Page:The Bostonians (London & New York, Macmillan & Co., 1886).djvu/47

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V.
37
THE BOSTONIANS.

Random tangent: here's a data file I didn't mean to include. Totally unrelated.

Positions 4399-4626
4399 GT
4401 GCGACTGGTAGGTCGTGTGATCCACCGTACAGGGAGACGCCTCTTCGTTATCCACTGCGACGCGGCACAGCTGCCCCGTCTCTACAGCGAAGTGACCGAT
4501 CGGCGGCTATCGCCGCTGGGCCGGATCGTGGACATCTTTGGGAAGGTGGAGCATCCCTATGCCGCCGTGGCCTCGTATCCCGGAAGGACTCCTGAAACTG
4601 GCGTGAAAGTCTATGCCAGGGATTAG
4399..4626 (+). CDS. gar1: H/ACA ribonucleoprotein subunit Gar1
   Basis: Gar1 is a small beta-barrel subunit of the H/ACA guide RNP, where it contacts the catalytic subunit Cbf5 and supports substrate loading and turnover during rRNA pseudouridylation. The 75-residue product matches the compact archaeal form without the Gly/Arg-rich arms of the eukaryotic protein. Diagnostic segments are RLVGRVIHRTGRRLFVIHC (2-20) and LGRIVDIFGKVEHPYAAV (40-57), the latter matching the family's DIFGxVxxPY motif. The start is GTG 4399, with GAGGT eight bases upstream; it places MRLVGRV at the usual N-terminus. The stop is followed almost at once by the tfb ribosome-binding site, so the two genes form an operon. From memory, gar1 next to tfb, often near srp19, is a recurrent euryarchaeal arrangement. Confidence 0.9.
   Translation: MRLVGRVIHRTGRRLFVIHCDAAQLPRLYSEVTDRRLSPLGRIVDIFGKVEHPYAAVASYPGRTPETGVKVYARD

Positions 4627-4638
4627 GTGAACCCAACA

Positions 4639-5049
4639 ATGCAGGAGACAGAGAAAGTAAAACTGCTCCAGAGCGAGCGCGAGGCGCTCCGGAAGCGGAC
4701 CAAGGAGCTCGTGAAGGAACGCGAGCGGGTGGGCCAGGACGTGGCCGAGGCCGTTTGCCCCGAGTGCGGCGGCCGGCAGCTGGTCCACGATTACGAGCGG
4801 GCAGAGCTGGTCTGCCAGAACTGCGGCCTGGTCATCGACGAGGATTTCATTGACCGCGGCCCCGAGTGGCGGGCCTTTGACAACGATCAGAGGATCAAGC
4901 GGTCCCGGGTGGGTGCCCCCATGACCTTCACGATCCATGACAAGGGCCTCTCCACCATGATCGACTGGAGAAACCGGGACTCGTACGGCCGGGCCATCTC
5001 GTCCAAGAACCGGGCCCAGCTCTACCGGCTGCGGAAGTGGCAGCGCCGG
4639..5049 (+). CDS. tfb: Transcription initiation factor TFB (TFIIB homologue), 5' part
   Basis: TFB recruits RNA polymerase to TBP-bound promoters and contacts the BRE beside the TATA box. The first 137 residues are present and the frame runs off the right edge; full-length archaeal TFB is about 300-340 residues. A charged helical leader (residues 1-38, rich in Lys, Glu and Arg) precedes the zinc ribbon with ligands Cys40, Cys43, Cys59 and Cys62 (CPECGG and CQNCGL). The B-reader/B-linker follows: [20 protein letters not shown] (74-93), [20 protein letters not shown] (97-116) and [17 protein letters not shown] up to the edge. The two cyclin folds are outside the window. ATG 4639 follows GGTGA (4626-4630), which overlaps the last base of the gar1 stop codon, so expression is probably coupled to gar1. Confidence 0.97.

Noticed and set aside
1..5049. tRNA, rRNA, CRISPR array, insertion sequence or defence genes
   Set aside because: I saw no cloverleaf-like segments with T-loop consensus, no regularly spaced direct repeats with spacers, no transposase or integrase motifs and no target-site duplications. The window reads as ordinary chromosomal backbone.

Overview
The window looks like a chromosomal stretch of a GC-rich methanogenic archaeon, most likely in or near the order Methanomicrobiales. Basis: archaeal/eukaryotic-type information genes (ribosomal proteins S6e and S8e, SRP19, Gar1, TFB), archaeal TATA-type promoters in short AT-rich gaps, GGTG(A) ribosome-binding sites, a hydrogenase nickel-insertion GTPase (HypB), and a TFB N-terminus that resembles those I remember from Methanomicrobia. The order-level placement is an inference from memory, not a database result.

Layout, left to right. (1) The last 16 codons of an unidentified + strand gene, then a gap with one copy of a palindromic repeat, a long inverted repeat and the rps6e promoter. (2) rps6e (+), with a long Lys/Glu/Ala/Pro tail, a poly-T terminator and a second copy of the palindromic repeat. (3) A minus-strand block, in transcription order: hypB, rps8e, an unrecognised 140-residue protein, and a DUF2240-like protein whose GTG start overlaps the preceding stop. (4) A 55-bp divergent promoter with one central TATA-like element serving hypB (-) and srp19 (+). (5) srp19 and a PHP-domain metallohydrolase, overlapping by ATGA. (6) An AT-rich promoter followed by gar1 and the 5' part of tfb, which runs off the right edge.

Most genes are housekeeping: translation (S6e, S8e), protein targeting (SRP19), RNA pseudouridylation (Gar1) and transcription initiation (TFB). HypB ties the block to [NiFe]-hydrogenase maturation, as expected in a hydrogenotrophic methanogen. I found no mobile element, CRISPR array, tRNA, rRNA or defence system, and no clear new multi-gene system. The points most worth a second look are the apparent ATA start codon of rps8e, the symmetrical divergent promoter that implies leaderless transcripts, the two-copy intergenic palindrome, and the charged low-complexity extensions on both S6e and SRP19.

bonnets and overcoats, began to glow like a company of heroes. Yes, she would do something, Olive Chancellor said to herself; she would do something to brighten the darkness of that dreadful image that was always before her, and against which it seemed to her at times that she had been born to lead a crusade—the image of the unhappiness of women. The unhappiness of women! The voice of their silent suffering was always in her ears, the ocean of tears that they had shed from the beginning of time seemed to pour through her own eyes. Ages of oppression had rolled over them; uncounted millions had lived only to be tortured, to be crucified. They were her sisters, they were her own, and the day of their delivery had dawned. This was the only sacred cause; this was the great, the just revolution. It must triumph, it must sweep everything before it; it must exact from the other, the brutal, blood-stained, ravening race, the last particle of expiation! It would be the greatest change the world had seen; it would be a new era for the human family, and the names of those who had helped to show the way and lead the squadrons would be the brightest in the tables of fame. They would be names of women weak, insulted, persecuted, but devoted in every pulse of their being to the cause, and asking no better fate than to die for it. It was not clear to this interesting girl in what manner such a sacrifice (as this last) would be required of her, but she saw the matter through a kind of sunrise-mist of emotion which made danger as rosy as success. When Miss Birdseye approached, it transfigured her familiar, her comical shape, and made the poor little humanitary hack seem already a martyr. Olive Chancellor looked at her with love, remembered that she had never, in her long, unrewarded, weary life, had a thought or an impulse for herself. She had been consumed by the passion of sympathy; it had crumpled her into as many creases as an old glazed, distended glove. She had been laughed at, but she never knew it; she was treated as a bore, but she never cared. She had nothing in the world but the clothes on her back, and when she should go down into the grave she would leave nothing behind her but her grotesque, undistinguished,